brain hemispheres

An intellectually stimulating discussion highlight at a Friday evening debriefing from a long work-week are gender differences when thinking. Your, perceived, main information processor is composed of two distinct hemispheres, the “right-brain” and “left-brain”. Rumor has it that the “right” leans to the side of being more intuitive, thoughtful, and perception oriented. The “left” favors logic, analytical, and rational thinking (1, 2). Women and men manage different mental pathways when they play out their unique sexist roles.

Neuropsychologist Raquel Gur, MD, PHD, collaborated on a study to determine if and how women and men, ages 8 to 22, process information differently through the brain (4). It is fascinating to reveal that compared to men, women have a greater amount of blood that enters and moves through vessels found in the brain.

Women experience a high degree of connections across the hemispheres that suggests a unified approach to processing information. On the other hand, men’s mental processing of information aligns with connections that occur between the back and frontal brain regions.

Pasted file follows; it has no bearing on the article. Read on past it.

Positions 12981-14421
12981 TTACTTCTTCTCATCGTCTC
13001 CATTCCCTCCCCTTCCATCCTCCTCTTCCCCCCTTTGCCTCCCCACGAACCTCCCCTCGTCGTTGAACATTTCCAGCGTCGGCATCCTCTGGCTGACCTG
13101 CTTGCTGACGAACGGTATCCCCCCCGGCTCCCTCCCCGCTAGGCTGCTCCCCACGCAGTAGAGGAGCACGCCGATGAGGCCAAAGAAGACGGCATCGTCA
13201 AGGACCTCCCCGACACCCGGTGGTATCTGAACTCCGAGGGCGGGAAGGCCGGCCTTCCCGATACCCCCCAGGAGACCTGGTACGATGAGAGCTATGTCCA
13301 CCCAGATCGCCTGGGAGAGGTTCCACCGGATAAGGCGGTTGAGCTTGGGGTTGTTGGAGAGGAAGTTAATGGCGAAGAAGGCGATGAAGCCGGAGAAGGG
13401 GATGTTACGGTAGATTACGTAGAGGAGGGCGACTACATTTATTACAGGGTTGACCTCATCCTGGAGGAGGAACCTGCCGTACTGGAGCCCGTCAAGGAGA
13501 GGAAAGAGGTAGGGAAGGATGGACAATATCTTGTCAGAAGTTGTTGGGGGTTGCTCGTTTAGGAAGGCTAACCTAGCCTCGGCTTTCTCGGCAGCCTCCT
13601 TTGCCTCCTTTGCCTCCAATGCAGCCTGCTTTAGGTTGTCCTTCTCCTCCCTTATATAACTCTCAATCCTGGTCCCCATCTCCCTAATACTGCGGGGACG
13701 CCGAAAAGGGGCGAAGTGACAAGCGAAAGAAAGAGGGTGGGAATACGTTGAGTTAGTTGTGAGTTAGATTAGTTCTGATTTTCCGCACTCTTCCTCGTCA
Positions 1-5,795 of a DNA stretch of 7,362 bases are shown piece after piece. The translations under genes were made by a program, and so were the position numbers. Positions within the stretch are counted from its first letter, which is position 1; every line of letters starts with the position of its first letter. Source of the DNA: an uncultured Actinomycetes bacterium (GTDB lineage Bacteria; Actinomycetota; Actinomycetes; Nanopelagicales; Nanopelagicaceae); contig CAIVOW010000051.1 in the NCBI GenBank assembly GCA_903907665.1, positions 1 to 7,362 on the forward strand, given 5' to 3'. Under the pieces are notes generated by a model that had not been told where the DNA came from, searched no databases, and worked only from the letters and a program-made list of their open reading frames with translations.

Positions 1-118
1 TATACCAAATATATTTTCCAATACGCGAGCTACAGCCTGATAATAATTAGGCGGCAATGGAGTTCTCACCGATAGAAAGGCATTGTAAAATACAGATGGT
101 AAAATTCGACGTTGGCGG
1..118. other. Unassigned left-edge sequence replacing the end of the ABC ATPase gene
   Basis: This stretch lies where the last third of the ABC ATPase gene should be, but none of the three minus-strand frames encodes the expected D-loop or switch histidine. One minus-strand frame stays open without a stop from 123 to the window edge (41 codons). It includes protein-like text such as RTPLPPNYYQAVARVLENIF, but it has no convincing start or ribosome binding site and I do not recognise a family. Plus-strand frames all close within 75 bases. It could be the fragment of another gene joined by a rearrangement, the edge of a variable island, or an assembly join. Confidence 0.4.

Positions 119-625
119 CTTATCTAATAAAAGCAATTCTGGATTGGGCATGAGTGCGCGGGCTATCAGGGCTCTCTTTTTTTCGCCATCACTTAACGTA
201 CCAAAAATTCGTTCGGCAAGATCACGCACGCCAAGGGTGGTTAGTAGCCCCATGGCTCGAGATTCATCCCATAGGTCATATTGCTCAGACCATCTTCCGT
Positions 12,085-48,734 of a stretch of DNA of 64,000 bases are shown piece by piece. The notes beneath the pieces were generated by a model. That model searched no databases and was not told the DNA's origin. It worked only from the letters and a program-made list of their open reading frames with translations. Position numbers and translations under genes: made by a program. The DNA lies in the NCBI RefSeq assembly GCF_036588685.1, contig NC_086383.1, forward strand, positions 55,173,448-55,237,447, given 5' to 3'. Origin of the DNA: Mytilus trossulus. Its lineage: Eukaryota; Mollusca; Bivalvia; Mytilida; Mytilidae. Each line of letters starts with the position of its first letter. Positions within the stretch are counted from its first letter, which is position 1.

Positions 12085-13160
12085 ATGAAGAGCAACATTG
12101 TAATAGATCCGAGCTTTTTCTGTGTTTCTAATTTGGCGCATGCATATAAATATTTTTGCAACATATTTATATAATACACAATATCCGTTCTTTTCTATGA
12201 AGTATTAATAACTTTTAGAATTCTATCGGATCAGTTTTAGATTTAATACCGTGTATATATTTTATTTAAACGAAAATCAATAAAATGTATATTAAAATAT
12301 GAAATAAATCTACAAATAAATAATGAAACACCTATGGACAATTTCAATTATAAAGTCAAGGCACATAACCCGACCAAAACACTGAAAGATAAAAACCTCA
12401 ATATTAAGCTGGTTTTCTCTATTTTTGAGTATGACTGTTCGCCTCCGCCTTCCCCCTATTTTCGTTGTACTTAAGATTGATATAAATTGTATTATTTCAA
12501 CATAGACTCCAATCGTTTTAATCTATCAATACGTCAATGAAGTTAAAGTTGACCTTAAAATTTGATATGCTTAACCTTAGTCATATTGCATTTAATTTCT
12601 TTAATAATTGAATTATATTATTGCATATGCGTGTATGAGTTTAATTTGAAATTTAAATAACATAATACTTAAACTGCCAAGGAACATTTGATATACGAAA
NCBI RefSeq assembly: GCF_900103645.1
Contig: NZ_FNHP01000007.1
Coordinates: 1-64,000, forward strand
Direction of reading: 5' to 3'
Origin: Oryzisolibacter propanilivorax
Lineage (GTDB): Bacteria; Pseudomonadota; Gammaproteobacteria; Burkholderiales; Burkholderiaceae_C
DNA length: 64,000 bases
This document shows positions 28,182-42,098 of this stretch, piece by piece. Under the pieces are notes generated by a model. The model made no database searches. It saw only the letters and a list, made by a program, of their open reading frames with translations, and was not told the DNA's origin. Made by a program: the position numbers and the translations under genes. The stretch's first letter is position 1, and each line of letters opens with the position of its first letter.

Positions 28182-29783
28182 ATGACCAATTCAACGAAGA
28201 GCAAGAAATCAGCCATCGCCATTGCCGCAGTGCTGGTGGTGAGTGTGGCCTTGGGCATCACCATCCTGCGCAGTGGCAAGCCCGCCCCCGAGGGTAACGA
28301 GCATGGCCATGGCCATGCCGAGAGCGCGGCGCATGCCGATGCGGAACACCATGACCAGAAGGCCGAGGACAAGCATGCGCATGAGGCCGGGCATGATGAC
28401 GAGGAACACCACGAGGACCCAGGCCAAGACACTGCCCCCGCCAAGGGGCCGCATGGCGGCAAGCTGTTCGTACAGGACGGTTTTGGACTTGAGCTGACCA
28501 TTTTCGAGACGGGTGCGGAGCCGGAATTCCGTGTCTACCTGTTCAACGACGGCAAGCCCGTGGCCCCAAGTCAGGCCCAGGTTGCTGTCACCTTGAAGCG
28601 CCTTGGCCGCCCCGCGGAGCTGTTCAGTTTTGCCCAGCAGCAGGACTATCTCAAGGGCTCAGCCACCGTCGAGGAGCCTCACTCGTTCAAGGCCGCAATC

Women tend to think using their intuition and “verbal reasoning” when making decisions. Men sway towards utilizing “visual and perception centers” and are “more likely to respond impulsively” (4).

Another study revealed that although women and men are skilled with manipulating right and left brain qualities, their way of processing information is distinct. Women are more likely to process material using “analytical and intuitive strategies” (3). Men tend towards maximizing on “perception and coordinated action” (3).

Scientific results are in and facts show that although both women and men may walk upright, there are strong differences in their thinking styles.

Elizabeth Armstrong, PhD is an environmental expert, author, business owner, and speaker. Blog: Website: Join our clan at


1 Cherry, Kendra. Left Brain vs Right Brain: Understanding the Myth of Left Brain and Right Brain Dominance. Online <>

2 Dew, Dr. Robert. 1996. Are you a Right-Brain or Left-Brain Thinker? Originally published in Quality Progress Magazine. Pgs. 91-93. Online <>

3 Ingalhalikar, Madhura, Alex Smith, Drew Parker, Theodore D. Satterthwaite, Mark A. Elliott, Kosha Ruparel, Hakon Hakonarson, Raquel E. Gur, Ruben C. Gur, and Ragini Verma. 2013. Sex differences in the structural connectome of the human brain. Online <>

4 Reade, Nathaniel. Are Men’s and Women’s Brain Wired Differently? Online <>

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